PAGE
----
Classroom Assessment Techniques for Librarians—print/e-book Bundle

This specially priced bundle includes a print copy for desk reference along with the e-book version. The download link for this product can be found on the final confirmation screen after you complete your purchase, and may also be accessed from your Account Profile; the print copy will be shipped to you. For more information about ALA eEditions file types and how to view them on eReaders, desktop computers, and other devices, see this page.

Find on LibraryThing.Find on WorldCat.
$50.00
ALA Member: 
$ 45.00
Item Number: 
8700-7759
Published: 
2015
Publisher: 
ACRL
Pages: 
140
Format: 
eBook
  • Description
  • Table of Contents
  • About the Authors
  • Reviews

Acknowledgements

Classroom Assessment for Librarians: An Introduction

  • Assessment of Learning
  • Classroom Assessment Defined
  • Need for Classroom Assessment in the Library
  • Learning Outcomes and Classroom Assessment
  • The Assessment Cycle
  • Getting Started with Classroom Assessment Techniques
    • Plan
    • Do It!
    • Respond
  • Analyzing the Information Collected through CATs
  • Tips    
  • How to Use This Book
  • Notes

Chapter 1: Assessing Prior Knowledge and Understanding

  • Why Assess Prior Knowledge and Understanding?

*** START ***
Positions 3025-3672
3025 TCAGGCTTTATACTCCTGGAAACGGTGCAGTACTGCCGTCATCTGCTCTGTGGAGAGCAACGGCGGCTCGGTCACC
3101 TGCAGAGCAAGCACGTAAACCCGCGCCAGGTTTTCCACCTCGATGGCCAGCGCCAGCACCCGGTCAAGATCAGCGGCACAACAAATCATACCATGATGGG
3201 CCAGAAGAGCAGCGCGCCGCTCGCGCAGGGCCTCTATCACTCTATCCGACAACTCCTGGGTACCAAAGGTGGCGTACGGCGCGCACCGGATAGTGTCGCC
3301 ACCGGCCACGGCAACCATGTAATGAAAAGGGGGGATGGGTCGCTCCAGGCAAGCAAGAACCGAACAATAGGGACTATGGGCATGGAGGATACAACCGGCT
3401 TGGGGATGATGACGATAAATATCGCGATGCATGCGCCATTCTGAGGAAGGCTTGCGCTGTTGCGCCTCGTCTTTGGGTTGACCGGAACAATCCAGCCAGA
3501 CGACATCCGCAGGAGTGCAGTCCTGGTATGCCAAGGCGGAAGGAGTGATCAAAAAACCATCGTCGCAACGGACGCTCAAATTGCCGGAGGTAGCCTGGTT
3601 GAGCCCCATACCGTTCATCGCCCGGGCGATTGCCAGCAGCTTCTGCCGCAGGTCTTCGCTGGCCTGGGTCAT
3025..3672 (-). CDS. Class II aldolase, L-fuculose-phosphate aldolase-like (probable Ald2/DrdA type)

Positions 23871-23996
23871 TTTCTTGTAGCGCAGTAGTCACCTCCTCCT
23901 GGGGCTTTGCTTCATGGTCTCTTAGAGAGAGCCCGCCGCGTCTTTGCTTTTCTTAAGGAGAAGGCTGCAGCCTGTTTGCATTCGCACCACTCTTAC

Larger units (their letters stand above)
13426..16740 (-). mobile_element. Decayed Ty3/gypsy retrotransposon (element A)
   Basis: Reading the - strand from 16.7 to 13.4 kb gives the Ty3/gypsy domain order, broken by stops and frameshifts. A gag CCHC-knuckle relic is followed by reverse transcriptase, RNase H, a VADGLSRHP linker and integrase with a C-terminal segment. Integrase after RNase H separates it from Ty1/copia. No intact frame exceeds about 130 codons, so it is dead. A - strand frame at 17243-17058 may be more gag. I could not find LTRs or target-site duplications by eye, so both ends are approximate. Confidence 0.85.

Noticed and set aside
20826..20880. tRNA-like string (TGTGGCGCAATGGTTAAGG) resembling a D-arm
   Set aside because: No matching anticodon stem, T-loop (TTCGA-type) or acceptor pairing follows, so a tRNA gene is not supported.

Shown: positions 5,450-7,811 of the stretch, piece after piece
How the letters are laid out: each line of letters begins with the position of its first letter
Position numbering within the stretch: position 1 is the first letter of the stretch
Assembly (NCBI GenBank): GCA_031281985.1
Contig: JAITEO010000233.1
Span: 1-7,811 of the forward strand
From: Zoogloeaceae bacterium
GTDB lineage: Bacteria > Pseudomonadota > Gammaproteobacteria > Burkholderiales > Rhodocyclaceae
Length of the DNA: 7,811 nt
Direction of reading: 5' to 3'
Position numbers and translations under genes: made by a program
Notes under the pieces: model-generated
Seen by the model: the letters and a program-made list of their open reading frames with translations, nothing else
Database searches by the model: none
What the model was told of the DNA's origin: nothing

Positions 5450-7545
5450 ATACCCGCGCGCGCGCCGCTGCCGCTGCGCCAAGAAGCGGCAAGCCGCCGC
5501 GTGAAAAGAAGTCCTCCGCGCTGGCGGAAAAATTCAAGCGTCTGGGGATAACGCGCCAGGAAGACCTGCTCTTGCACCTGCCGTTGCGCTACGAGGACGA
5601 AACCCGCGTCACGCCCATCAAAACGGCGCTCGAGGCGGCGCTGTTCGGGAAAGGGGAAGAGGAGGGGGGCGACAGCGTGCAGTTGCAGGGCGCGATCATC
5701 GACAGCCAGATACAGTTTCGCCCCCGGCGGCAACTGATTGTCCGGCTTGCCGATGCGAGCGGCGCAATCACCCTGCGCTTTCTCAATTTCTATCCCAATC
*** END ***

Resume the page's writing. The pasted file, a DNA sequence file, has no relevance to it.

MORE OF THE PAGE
• Background Knowledge Check
    • When to Use a Background Knowledge Check
    • Variations
    • Example in the First-Year Experience
    • Example with an Online Education Graduate Course
    • Example from a Workshop on Finding Data and Statistical Sources
    • How to Score a Background Knowledge Check
    • What to Do with Results
  • Preconception Check
    • When to Use a Preconception Check
    • Example about the Value of Information
    • Example about the Information Cycle
    • Example about the Way Information Sources Are Organized
    • How to Score a Preconception Check
    • What to Do with Results
  • Focused Listing
    • When to Use Focused Listing
    • Example for Faceted Search
    • Example for Scholarly Articles
    • Example for Evaluating a Source for Use
    • How to Score Focused Listing
    • What to Do with Results
  • Minute Paper
    • When to Use a Minute Paper
    • Variations
    • Example for Advanced Nursing Students
    • Example from Finding Full-Text Results
    • Example from a Multi-day Workshop